The 2008-2009 global economic crisis shook the vision of a unified Europe as a place of wellbeing, prosperity, peace, and opportunity. The collapse of the economy drew into question the widespread belief that our social and political systems will inevitably achieve more wealth, develop stronger social interactions, and become more global. But the pandemic struck a blow that went even deeper into the heart of post-modern Europe. Years of freedom of movement disappeared; Erasmus mobility was frozen; pan-continental economic exchanges were stopped; people were forced to stay at home or within their immediate surroundings. Many lost their jobs; others saw their income suddenly fall, bringing them to the brink of poverty or into it. Long story short, the pandemic challenged the fundamental features around which the EU developed in the post-World War II scenario: a unique experiment of nations putting together their lives, economies, job markets, educational systems, and capitals for the benefit of all, while tearing down country borders.

The European Integration, its Religious Spirit, and Their Crisis

As Joseph Weiler has pointed out, the European integration’s achievements owe much to Christian spirituality. This is not to say that Europe is for Christians alone, of course, but that the modern Christian mindset has been extremely influential in substantial ways, though this influence seldom surfaces explicitly. The belief in progress — the call for unity to overcome the national boundaries, an attitude of tolerance toward others, the widespread acceptance, and even desire, to voluntarily curb state power to give way to a supranational political body, and to yield to other countries’ interests for the sake of peace and a broader prosperity — was forged in a crucible to which Christianity greatly contributed. Contemporary Europe may have lost much of its Christian roots — but these were certainly the fabric wherein it took shape.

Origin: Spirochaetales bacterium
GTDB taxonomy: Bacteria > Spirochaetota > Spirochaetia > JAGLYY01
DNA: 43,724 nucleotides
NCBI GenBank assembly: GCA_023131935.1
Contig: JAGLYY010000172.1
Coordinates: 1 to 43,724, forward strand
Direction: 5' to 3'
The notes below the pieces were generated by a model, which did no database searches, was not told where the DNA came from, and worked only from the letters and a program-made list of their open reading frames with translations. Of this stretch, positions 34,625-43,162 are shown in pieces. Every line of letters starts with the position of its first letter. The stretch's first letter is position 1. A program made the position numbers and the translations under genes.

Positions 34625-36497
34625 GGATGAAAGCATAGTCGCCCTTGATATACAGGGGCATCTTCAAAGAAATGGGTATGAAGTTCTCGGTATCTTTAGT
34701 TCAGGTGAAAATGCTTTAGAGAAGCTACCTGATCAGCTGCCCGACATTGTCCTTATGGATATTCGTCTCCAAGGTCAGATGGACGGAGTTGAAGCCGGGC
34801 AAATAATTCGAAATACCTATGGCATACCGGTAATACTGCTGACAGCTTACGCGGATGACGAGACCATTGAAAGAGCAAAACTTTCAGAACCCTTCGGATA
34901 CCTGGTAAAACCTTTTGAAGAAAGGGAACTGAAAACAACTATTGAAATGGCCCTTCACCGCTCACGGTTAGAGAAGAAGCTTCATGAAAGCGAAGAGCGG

The virus and its consequences have been a formidable test for the European integration and the mentality, culture, society, and law that drove its development. 

The pandemic took the challenge to the religious spirit of Europe to another level. It is one thing for the Europeans and their political institutions to forget their own identities; it is another thing when a fact materializes, challenging the great ideals that shuffled their spirit into the European integration. The virus suspended the physical and social mobility; froze the economy; showcased the huge welfare disparities among member states that the post 2009-crisis’s EU austerity measures had already widened; and forced the member states to look for a vaccine without European coordination. In doing so, it attacked the institutions and liberties that the religious spirit helped build. The pandemic crisis is a challenge as well as a chance for Europeans to think harder about the spiritual drivers behind the European integration, the shapes spirituality can take during the pandemic, and whether both can survive the virus.